Retail, hospitality, and food service employers with 500 or more employees nationwide that operate establishments in Oregon are subject to Oregon’s predictive scheduling law. Oregon’s predictive scheduling law requires – among other things – that employers provide written notice of work schedules to covered employees at least 14 calendar days in advance of a covered employee’s first scheduled shift. Subject to certain exceptions, employees impacted by schedule changes without 14 days’ advance notice are entitled to additional payments under the law.
During wildfire season, sudden schedule changes may occur due to changing emergency evacuation orders or property damage from wildfire. Additional payments may be owed to covered employees who work a different shift or different hours in response to another employee’s sudden absence to evacuate their home. Additional payments are not owed to covered employees when an employer’s operations cannot begin or continue due to a “natural disaster or similar cause” which includes wildfires. For example, if an employer’s place of business must evacuate or is destroyed by wildfire and operations cannot continue then additional payments are not owed for cancelled shifts. Employers may want to ensure that their predictive scheduling forms are up-to-date, that managers are trained on predictive scheduling obligations, and that covered employees are adequately compensated for short notice schedule changes when required by law.
Protecting Employees from Exposure to Wildfire Smoke
Exposure to wildfire smoke can cause health issues ranging from a runny nose to trouble breathing, asthma attacks, and even heart attacks. The Oregon Occupational Safety and Health Administration (OR-OSHA) requires all Oregon employers to protect their employees from exposure to wildfire smoke. Employers must implement safety measures when fine pollutant particles produced by wildfire smoke reach a diameter of 2.5 micrometers or less, i.e., an AQI of 101 or more. Generally, employers are required to implement the following safety measures:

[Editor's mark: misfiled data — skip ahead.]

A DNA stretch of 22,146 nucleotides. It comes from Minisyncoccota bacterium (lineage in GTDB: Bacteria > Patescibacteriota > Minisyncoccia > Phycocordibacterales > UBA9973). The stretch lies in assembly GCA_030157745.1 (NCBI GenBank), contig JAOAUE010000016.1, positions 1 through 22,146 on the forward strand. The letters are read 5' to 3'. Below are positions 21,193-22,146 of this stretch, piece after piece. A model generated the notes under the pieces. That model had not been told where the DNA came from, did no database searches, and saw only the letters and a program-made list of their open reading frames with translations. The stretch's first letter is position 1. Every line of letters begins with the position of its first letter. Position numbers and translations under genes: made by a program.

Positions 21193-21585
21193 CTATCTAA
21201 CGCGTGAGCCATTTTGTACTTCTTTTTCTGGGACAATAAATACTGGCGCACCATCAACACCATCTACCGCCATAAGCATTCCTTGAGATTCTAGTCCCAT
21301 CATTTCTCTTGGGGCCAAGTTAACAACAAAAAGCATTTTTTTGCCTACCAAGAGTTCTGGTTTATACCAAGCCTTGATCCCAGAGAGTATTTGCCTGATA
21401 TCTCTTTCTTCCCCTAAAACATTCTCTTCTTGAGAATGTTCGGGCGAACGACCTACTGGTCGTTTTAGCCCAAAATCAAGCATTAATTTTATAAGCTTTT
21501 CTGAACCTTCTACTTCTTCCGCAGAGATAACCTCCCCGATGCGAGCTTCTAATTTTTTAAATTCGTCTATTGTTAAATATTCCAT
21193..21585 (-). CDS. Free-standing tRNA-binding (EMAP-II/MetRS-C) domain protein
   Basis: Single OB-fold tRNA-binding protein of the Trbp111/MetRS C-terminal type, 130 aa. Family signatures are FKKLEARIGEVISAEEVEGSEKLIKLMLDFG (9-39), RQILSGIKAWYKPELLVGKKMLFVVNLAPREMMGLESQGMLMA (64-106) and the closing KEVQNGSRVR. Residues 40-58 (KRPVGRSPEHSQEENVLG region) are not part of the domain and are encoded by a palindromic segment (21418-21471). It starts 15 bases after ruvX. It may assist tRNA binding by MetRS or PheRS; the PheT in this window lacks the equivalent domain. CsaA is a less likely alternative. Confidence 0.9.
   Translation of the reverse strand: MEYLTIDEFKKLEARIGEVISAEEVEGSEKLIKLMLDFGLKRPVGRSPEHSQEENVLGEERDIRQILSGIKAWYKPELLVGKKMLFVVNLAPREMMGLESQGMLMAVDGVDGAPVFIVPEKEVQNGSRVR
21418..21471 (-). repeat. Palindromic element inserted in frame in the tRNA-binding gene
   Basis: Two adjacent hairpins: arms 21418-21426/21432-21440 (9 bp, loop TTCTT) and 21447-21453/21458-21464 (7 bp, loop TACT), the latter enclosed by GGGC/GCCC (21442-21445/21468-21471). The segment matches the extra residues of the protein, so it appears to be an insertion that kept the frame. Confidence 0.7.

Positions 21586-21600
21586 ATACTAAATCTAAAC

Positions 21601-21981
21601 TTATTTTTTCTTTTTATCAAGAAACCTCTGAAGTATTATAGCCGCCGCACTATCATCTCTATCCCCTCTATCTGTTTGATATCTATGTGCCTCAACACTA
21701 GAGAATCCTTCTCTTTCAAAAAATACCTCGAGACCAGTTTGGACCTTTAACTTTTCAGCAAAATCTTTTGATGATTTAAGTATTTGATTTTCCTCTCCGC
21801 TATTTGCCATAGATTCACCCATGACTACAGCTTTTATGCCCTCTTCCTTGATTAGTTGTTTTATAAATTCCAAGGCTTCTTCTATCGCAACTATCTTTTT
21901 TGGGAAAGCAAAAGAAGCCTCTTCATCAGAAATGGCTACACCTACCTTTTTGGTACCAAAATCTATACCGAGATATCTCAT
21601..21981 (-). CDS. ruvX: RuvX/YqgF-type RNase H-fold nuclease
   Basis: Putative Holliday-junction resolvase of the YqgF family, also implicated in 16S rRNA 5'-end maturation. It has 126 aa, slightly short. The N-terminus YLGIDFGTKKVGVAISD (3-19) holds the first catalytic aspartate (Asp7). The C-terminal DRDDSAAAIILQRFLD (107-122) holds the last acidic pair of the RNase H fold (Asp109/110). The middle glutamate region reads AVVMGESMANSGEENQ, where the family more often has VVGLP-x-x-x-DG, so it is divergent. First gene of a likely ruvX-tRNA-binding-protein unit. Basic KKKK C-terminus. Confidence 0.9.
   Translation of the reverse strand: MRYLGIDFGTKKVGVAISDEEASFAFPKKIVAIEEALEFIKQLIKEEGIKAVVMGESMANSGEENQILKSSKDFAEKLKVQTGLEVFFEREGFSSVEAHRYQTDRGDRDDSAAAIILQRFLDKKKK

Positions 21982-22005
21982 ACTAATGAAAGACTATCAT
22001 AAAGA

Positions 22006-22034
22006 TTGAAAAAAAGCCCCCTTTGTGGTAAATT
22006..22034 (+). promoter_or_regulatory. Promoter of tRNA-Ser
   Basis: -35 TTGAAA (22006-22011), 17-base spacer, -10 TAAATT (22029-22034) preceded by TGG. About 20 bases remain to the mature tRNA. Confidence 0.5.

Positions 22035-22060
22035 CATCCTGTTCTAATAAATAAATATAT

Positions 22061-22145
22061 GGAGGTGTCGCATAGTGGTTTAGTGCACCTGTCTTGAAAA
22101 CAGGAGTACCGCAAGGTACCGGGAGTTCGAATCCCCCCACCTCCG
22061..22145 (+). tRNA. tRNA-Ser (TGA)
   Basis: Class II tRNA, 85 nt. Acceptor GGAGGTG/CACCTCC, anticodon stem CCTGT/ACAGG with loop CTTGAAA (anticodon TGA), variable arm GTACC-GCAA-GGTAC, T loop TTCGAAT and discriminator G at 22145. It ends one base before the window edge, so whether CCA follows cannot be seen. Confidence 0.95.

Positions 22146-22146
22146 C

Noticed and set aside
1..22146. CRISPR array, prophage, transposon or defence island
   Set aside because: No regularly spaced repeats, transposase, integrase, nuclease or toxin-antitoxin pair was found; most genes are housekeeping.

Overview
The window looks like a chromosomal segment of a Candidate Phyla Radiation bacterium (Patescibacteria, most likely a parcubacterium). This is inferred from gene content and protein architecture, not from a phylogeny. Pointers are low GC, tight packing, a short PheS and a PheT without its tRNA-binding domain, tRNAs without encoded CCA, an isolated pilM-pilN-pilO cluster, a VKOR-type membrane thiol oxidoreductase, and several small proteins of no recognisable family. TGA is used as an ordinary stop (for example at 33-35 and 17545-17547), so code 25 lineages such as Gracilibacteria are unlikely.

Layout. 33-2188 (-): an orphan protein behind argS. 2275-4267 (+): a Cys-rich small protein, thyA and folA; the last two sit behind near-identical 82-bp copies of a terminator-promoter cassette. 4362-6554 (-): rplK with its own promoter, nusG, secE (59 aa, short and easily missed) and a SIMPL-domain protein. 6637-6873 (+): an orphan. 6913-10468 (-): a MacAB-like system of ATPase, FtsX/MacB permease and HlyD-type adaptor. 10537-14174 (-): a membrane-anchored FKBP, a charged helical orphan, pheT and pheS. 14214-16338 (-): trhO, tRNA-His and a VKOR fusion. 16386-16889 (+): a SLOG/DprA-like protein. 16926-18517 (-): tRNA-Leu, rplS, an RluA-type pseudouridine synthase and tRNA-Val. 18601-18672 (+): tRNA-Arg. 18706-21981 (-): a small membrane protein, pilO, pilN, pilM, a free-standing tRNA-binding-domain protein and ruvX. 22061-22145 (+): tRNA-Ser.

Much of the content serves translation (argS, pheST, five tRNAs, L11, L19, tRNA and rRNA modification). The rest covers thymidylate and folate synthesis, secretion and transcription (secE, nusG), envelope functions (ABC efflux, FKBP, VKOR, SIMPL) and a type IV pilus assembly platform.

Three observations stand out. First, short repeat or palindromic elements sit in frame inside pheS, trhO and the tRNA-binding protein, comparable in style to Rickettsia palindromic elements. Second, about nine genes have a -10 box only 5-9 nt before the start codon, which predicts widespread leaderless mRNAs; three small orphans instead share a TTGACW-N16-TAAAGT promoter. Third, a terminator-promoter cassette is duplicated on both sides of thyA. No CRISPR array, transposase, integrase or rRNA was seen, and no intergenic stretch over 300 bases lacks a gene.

In addition to the AQI 101-250 requirements:
501 and above
In addition to the AQI 101-250 requirements:
Employers do not have to implement these safety measures for employees working from home or employees working in an enclosed building, structure, or vehicle provided certain conditions are met. For example, the air inside an enclosed building must be filtered by an appropriate filtration system and all exterior openings must remain closed except as needed to briefly open doors to enter or exit the building. Certain work activities are also exempt from some of the above-listed safety measures such as activities involving only intermittent employee exposure to AQI at or above 101 in accordance with OR-OSHA rules. Employers may want to ensure an adequate inventory of NIOSH-approved filtering facepiece respirators before wildfire season goes full force. Employers may also want to ensure that their wildfire smoke exposure training is up-to- date and that they familiarize themselves with all the OR-OSHA wildfire smoke exposure rule requirements. Employers can monitor AQI levels through several OR-OSHA approved methods, including by visiting the Oregon DEQ or U.S. EPA AirNow websites.3
1 See OR SB 31.
2 According to OR-OSHA, NIOSH-approved filtering facepiece respirators do not include any “KN” designations, such as KN95s. Such “KN” respirators are not appropriate to reduce employee exposure to wildfire smoke. NIOSH-approved filtering facepiece respirators appropriate for wildfire smoke protection include: N95, N99, N100, R95, R99, R100, P95, P99, and P100.
3 For more information on how employers can navigate natural disasters, see Littler Mini Guide – Operating Through Emergencies and Natural Disasters.